WikiLeaks founder’s new TV show makes for Engaging, Shaky Journalism

Written by Jacob Kriss

 

It’s been a few months since we’ve heard anything from Julian Assange, the flamboyant founder of anti-secrecy group WikiLeaks, but apparently the global flag bearer of the open information movement just can’t stand to see himself out of the headlines. So I wasn’t surprised to read a few days ago that the controversial figure had landed himself a new gig, one he could pull off despite being under house arrest in Britain: hosting a TV show.

The show, called “The World Tomorrow,” is scheduled for weekly broadcasts on state-funded Russia Today for 12 weeks, and was billed by WikiLeaks as hosting, “an eclectic range of guests, who are stamping their mark on the future: politicians, revolutionaries, intellectuals, artists and visionaries.”

As a former journalist relatively well-acquainted with Assange’s tumultuous past, I was intrigued to see Assange try his hand at, well, something like journalism. Revered by some and reviled by others, Assange is known for championing a progressive cause, and I seriously doubted the level of objectivity he could bring to substantive political and social dialogue in the form of an interview show.

The results, I came to discover, were a mix of what I expected and some surprises. True to form, Assange pulled no punches on his first episode, featuring Hassan Nasrallah, secretary general of Hezbollah, the Lebanese militant group, political party, and, according to most Western governments, terrorist organization. As Nasrallah’s obvious opposition to Israel seemed much in line with Assange’s support for Palestinian causes, I expected Assange to lob his questions over the plate – but that wasn’t quite the case.

Instead, Assange began with pointed questions for Nasrallah, including topics such as reported corruption in Hezbollah and accusations of indiscriminate Hezbollah attacks against Israeli civilians. Assange also addressed Hezbollah’s unwillingness to openly support efforts by Syrian rebels to remove President Bashar al-Assad from power, despite Hezbollah’s support of Arab Spring uprisings in other nations. Was there a limit to civilian deaths, Assange asked, that must be reached before Hezbollah could no longer support efforts to negotiate a political settlement?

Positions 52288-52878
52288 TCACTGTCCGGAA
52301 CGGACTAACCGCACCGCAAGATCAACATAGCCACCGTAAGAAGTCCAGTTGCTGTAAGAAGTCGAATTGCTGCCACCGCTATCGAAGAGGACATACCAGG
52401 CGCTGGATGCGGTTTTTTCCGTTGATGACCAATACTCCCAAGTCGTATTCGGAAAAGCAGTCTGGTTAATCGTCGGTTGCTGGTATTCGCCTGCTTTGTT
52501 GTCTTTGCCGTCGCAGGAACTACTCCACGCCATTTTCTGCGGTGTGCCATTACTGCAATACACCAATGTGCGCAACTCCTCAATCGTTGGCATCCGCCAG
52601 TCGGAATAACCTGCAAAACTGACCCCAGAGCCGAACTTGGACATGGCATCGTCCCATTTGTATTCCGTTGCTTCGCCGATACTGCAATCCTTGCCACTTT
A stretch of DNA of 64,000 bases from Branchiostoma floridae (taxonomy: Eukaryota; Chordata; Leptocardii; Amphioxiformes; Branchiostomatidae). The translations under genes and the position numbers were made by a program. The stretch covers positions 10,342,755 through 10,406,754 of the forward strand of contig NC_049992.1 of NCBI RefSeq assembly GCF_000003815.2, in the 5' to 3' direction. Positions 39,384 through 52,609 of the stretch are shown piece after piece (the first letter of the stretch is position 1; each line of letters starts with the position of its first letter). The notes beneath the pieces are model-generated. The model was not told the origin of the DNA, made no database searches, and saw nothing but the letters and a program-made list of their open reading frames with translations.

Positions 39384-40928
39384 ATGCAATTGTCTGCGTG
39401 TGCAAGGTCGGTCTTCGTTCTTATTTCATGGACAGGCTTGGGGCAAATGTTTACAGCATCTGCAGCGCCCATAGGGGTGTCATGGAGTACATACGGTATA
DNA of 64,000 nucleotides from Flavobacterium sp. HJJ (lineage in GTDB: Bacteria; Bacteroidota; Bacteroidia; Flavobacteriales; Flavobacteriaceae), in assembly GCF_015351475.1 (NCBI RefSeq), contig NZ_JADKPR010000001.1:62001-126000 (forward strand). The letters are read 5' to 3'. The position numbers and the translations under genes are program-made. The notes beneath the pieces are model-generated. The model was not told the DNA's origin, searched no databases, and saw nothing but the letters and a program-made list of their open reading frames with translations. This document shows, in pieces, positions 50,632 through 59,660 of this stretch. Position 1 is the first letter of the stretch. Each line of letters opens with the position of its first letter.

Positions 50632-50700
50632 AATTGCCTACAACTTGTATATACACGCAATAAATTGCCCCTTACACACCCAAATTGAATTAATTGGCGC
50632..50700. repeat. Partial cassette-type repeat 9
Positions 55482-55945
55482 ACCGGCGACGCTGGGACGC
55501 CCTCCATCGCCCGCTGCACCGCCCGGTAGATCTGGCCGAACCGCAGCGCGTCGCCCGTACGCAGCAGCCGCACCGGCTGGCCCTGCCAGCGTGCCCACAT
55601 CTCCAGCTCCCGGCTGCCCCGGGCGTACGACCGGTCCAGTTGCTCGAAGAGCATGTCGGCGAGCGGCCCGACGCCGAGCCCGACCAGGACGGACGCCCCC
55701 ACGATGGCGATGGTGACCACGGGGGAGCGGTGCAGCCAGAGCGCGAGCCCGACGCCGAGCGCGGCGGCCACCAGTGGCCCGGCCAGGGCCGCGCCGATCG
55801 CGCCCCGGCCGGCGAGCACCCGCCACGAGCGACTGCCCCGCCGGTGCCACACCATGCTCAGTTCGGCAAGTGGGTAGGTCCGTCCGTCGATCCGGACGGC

Still, the questioning could hardly be described as truly pressing, and later lines proved a bit more revealing of Assange’s obvious bent. For example, why did the United States government ban and “fear” Al-Manar, the Lebanon-based, pro-Palestinian satellite TV network, when it purported to advocate free speech, and how did Nasrallah find the ability to his inspire followers?

However, no can deny Assange’s charisma, and ultimately, the inaugural episode proved more geared toward objective discussion than what I expected. There’s no doubt Assange’s high profile will draw further big names in international politics (they’re not announced yet), and after one viewing of “The World Tomorrow,” I’m more to apt to pay attention than I thought I would be.

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